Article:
Comment: Eradicating the free-will myth – the ‘always’ illusive dream

Like most naturalists, I consider the concept of human free-will, ability to rationally choose one action over another independent of or inspite of prior causes, as one of the last great myths to which most people subscribe.

I grew up in a very secular family with a ‘what is the evidence’ mentality. So seeing ourselves as an intrinsic part of the physical world has always been an obvious approach to life. Moreover, overlaying a supramundane existence on that physical world that happens to address coincidentally human needs seemed all to fanciful to be plausible. Over the years of studying and lecturing in philosophy, religion, and science (with some history thrown in), I have softened my criticisms of those who actually believe in the supramundane. My position isn’t quite as ‘obvious’, as I have always assumed.

Free-will is another intrenched example for all of us. We all know the dilemma. Our best conception of the world seems to be that of direct observation guided by subsequent reasoning, the methods of the (natural) sciences. The sciences offer our best hope of disassociating our wishes and desires from the understandings of the world about us, the ‘It’ in Martin Buber’s terms. Similarly ’cause and effect’ is a model that well explains our experiences in that world. Only experimental results in Quantum Physics have presented dilemmas for the cause and effect model.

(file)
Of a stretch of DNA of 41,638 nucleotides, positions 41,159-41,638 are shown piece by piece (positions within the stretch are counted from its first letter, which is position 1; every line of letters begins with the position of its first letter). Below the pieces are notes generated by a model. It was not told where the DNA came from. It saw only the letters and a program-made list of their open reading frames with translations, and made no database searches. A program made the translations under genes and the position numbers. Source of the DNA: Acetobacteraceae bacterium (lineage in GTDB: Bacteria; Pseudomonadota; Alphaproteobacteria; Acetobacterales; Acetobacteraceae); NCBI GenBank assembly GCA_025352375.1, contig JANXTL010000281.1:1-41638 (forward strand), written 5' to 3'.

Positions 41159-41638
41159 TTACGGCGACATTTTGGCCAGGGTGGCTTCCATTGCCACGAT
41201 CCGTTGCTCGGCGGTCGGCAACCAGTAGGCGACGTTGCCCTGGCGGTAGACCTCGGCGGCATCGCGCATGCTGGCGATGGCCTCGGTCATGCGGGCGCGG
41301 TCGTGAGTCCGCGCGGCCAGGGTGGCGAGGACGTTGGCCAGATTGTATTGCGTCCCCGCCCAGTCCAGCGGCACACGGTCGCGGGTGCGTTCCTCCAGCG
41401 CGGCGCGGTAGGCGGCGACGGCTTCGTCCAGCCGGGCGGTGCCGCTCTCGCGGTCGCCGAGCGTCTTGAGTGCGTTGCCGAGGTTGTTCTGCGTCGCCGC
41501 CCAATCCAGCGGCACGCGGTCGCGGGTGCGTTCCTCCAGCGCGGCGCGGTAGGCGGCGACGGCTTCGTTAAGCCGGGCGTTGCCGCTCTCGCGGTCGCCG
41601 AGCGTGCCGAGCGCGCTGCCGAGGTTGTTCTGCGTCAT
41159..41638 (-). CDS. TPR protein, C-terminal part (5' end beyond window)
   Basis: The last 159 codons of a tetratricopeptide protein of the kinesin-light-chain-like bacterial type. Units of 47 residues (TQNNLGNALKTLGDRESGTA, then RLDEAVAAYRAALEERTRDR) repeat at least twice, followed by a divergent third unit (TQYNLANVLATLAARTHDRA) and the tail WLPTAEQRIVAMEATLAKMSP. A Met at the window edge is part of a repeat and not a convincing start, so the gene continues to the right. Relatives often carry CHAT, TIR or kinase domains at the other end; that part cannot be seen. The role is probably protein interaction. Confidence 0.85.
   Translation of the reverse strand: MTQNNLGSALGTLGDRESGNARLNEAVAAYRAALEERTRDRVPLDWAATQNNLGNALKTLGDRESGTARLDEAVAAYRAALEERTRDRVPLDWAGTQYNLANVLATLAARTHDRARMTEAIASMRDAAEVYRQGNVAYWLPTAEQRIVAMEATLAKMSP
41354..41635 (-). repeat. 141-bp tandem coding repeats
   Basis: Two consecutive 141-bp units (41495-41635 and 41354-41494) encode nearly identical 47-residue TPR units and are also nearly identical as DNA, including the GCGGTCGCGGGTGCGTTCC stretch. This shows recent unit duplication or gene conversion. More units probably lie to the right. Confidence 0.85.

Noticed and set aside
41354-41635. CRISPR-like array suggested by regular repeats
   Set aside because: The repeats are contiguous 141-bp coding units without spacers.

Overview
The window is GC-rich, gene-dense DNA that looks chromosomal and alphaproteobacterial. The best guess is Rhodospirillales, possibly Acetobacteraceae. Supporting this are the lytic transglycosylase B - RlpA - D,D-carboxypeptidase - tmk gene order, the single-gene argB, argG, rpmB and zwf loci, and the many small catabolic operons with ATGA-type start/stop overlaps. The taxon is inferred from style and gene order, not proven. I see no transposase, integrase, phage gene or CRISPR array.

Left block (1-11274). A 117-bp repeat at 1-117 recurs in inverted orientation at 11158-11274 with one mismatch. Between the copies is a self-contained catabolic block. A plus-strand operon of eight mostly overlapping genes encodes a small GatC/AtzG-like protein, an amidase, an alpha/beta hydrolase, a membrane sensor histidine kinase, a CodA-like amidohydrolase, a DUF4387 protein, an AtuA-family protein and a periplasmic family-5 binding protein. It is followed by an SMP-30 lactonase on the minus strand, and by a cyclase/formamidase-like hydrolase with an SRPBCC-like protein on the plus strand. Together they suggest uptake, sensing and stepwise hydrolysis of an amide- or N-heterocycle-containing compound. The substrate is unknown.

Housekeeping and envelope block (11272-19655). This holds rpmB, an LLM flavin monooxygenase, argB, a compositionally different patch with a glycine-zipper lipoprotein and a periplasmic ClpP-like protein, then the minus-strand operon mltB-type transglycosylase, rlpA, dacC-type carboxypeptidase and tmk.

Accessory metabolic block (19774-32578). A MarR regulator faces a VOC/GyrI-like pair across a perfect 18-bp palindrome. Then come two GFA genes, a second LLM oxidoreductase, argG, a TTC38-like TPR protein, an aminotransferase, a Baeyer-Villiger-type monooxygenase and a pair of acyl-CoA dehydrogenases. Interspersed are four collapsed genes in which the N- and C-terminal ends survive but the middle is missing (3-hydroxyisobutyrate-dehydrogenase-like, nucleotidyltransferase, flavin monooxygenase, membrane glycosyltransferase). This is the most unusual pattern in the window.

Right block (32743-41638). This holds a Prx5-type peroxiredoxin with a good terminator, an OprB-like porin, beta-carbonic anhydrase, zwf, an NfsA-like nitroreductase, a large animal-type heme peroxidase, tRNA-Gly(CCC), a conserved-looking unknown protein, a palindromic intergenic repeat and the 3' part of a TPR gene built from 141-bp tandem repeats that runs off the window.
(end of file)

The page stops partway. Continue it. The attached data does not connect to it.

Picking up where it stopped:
However our scientific approach with its causes and effects seems most unsatisfactory and unintuitive when it comes to our ‘I’ world – the potentially imaginary world of free-will, self, consciousness, love, and so on. Take free-will. Despite my lifetime of naturalism (even before knowing the term), I still get mad at rude drivers, discourteous waiters, violent people, and mass murders who presumably had not chosen to do the things they did. And to further complicate things I imagine I didn’t choose to get mad either. Their rudeness and violence and my reactions were the inevitable results of prior causes and none of us are immediately responsible for these acts (though perhaps partially for our specific makeups that contributed to these acts). My last bracketed comment asks whether our prior thoughts can be part of the causal mix for future actions. This thought is consistent with ‘us as conscious riders of our subconscious elephants’ analogy used by moral psychologist Jonathan Haidt, University of Virginia. Either way most people out there will give me short-shift, if I put this ‘not responsible’ argument, especially for the committers of heinous crimes. Perhaps my audience was caused to do so.

So I see a disconnect between abstract and interesting discussions of free-will by philosophers and the assumed free-will practice on the ground. Fianally I’m probably fortunate, at least compared to fellow travellers in the US, that our justice system in Australia seems less driven by retributive punishment, which would be so offensive to the non-free-willers. We are not into consecutive 99 year jail terms for serious offenders, for example, or for jail time for relatively minor offences. This may not always be so if the conservatives have their way here.

Alex McCullie

News: Free-will, Determinism and Moral Responsibility

Shaun Nichols, Professor Department of Philosophy, University of Arizona makes a plea in a Scientific American article for free will (and rejection of deterministically forced decisions) on the basis that we need the belief in free will to be moral. Nichols details a psychological experiment showing that participants cheated more when they we told that free will doesn’t exist. (see article). Also here is a contrary response by Tom Clark, Center for Naturalism.

Alex McCullie